This now means that the already tiny portion of “intermediate forms” that RM + NS produces in reduced in size. And perhaps greatly. This weakens what Darwin would call the “principle of divergence” and weakens the notion of gradualism that is implicit in his theory.

Next, there is this article: Introns: A mystery renewed.

Here we read:

“Remarkably, we have found many cases of parallel intron gains at essentially the same sites in independent genotypes,” Lynch said. “This strongly argues against the common assumption that when two species share introns at the same site, it is always due to inheritance from a common ancestor.”

which now calls into question prior notions of “proof” of common descent, and, I would think, requires a new look at how transposons operate.

Read More ›

MercatorNet: Can evolution explain religion?

Here’s my MercatorNet column (10 December 2009), Evolutionary psychologists offer two contradictory explanations for the existence of religion. They can’t both be right, but they can both be wrong. In a recent issue of the leading journal Science , Elizabeth Culotta offers a variety of speculations in an article titled “On the Origin of Religion.” Explaining religion without God is quite the growth industry these days among evolutionary psychologists. Some argue that religion exists because it increases evolutionary fitness (survival of the fittest). Others argue that it makes no difference to fitness. It is merely a glitch in our thinking that doesn’t kill us off. They can’t both be right, but they could both be wrong. Let’s see. For the Read More ›

Gravity is Bringing Me Down

Al Gore in Slate responding to climategate: “The physical relationship between CO2 molecules and the atmosphere and the trapping of heat is as well-established as gravity, for God’s sakes. It’s not some mystery.…” Now where have I heard the “as well established as gravity” mantra before?  Hmm.  It’ll come to me in a moment.

Intellectual freedom: The difference the blogosphere makes

In “Bloggers peer review a scientific ‘consensus,'” Gordon Crovitz writes (Wall Street Journal, December 6, 2009),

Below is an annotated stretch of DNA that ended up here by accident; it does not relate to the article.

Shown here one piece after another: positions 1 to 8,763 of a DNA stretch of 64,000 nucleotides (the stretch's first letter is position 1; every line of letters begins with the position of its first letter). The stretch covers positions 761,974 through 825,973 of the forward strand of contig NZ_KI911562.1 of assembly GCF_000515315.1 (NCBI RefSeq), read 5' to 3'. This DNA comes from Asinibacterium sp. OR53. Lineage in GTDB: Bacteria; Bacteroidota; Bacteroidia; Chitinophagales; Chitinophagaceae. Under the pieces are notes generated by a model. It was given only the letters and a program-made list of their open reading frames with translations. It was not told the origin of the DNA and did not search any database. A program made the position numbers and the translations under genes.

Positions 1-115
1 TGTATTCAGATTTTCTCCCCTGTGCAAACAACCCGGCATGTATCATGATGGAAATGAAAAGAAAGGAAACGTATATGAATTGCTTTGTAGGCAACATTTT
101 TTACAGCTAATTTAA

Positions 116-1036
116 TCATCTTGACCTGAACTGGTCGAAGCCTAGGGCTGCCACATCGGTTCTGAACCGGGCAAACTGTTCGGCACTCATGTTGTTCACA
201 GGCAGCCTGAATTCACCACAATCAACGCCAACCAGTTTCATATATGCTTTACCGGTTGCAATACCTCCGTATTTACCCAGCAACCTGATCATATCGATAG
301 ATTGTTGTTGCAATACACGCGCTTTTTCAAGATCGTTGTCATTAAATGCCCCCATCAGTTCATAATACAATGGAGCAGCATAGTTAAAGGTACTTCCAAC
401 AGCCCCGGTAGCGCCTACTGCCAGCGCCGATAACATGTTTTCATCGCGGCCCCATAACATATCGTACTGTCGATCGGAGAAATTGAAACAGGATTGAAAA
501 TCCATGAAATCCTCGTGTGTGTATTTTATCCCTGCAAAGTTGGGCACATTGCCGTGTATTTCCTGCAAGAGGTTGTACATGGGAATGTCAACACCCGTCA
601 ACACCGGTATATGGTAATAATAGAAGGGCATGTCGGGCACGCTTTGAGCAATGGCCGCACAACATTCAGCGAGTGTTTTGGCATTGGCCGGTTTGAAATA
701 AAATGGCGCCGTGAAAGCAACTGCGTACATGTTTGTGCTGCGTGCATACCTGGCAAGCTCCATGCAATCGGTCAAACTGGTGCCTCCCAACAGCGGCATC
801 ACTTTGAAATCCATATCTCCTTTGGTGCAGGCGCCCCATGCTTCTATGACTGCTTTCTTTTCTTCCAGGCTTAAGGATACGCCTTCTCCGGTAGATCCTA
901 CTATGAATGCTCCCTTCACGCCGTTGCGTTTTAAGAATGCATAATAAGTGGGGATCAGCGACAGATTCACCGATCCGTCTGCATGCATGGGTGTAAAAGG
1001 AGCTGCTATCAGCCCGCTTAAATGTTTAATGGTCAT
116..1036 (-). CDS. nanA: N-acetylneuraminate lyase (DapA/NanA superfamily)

Unlike Watergate, Climategate didn’t come to light because investigative journalists ferreted out the truth. Instead, this story so far has played itself out largely on blogs, often run by the same scientists who had a hard time getting printed in the scientific journals. Climategate has provided a voice to the scientists who had been frozen out of the debate.

This may be how information-based scandals play out in the future: A leak from a whistleblower directly onto the Web. Expert bloggers then assess what the disclosures mean—a Web version of peer review.

Yes, precisely. Today’s scandals do not usually involve conventional stuff like pricey hotsie totsie dancers at the lab holiday party, on the tax tab. No, it’s more like this:

Blogging scientists have been busy reviewing the 15,000 lines of code by programmers that were included in the “Documents” folder of the leaked materials. The latest twist is hidden notations in the data from programmers that indicate where they had manipulated results. The programmers expressed frustration when the numbers didn’t fit the case for global warming.

Comments in the code include “These will be artificially adjusted to look closer to the real temperatures,” referring to an effort to suppress data showing that the Middle Ages were warmer than today. Comments inside the code also described an “adjustment” as follows: “Apply a VERY ARTIFICIAL correction for decline!!” Another notation indicated when a “fudge factor” had been added.

Read the rest here. You will be amazed at the nonsense and sloppiness – for example, locating weather stations near heating vents, etc. That would be like me forecasting the weather standing beside the vent from the dryers in a nearby apartment building’s laundry room. No wonder it would be Florida to me and a frozen waste to you.